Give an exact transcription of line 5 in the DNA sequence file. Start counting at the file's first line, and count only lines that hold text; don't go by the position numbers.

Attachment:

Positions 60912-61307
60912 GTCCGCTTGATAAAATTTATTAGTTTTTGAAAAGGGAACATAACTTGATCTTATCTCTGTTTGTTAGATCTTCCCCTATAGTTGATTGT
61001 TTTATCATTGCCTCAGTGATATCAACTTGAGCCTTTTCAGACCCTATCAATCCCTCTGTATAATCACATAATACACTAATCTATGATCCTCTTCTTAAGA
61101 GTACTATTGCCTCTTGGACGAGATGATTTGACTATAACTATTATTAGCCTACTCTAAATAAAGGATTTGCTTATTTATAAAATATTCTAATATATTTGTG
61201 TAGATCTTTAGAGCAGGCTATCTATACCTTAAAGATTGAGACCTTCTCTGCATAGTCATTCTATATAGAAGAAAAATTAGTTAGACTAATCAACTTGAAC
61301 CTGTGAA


61201 TAGATCTTTAGAGCAGGCTATCTATACCTTAAAGATTGAGACCTTCTCTGCATAGTCATTCTATATAGAAGAAAAATTAGTTAGACTAATCAACTTGAAC